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Editorial
Transit City: It's too late to switch tracks

Mayor-elect Rob Ford will soon discover, if he hasn’t already, that he’s caught in a dilemma of his own making. He campaigned on a promise to give taxpayers good value for their money and on a high-profile pledge to kill Toronto’s Transit City light rail plan. It is impossible to do both.

Attempting to switch tracks now, in favour of building new subways, would be so costly and disruptive that no responsible keeper of the city’s books would risk it.

About $130 million has already been spent on Transit City, including the cost of environmental assessments, planning and design work. Cancelling the light rail plan would be equivalent to throwing this money away. But even bigger losses loom — contracts worth about $1 billion have been signed, including a $770 million deal to buy the vehicles to run on Transit City’s tracks; a $54 million purchase of massive tunnel-boring machines, now being built, and $30 million for construction of a grade separation on the Sheppard light rail line, where work is already underway.

It’s not known what it would cost to back out of these agreements at such a late date. That would be up to lawyers to work out. What is certain is that companies signing these contracts did so in good faith and could expect considerable compensation for their efforts.

In fact, the City of Toronto would save nothing by cancelling the four Transit City lines scheduled for completion over the next decade. That’s because Toronto isn’t paying for them. Ottawa is contributing $330 million for the Sheppard line, about a third of its cost, while Queen’s Park covers the rest of the $8.15 billion bill for Sheppard, a Finch light rail line, an Eglinton crosstown route, and conversion of Scarborough’s aging rapid transit line to light rail.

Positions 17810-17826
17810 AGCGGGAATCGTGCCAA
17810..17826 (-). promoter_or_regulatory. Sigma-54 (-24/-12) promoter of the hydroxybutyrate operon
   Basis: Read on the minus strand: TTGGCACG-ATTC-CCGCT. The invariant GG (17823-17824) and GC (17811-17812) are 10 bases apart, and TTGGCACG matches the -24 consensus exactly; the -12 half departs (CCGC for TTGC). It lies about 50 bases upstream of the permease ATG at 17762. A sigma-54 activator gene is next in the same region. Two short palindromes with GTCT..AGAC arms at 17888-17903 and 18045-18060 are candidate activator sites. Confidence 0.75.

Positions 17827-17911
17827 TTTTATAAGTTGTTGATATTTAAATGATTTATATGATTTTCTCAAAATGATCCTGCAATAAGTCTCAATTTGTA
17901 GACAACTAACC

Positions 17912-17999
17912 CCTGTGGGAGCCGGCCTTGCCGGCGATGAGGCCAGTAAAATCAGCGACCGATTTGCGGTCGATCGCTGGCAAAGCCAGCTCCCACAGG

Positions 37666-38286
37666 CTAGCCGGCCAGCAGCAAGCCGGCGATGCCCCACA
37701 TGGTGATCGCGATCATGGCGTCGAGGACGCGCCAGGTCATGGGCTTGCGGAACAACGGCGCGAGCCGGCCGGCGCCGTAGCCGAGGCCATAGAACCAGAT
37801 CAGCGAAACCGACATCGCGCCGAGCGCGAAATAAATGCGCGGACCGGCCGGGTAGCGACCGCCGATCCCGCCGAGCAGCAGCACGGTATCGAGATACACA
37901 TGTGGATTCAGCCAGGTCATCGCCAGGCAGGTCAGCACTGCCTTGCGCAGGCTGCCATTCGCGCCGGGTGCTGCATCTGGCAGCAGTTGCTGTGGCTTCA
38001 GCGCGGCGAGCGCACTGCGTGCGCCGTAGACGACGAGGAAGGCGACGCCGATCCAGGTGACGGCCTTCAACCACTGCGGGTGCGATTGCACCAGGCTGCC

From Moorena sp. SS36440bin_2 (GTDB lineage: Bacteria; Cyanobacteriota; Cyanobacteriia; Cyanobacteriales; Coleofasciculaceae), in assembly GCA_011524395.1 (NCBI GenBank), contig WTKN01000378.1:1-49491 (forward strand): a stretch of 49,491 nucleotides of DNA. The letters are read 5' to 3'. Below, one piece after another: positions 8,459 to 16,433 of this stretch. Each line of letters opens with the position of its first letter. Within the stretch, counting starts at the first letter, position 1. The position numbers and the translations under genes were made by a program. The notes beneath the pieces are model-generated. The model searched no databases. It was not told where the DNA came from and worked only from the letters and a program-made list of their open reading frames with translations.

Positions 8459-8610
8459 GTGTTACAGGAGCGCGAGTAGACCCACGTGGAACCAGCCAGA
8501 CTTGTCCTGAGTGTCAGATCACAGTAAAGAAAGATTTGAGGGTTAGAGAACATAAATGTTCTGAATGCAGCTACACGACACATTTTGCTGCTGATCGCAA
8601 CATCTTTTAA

That’s a pretty good deal for Toronto taxpayers. Yet Ford proposes to walk away from it. He wants Premier Dalton McGuinty to invest Ontario’s money, instead, in subways mainly serving the city’s east end. Presumably, Ford also expects the province to swallow the loss of hundreds of millions of dollars already spent. In reality, the city could hardly trigger such losses without paying a share of the penalty.

McGuinty would be most unwise to accept the changes Ford proposes, especially since Transit City isn’t envisioned as just a Toronto project. It is part of a regional plan developed by Metrolinx, the provincial agency in charge of coordinating transportation throughout the Greater Toronto Area and Hamilton. It has taken years to bring that plan, including Transit City, to where it is today. Stopping now, at huge financial cost, in order to start over with subways would be the opposite of paying due respect to the taxpayer.




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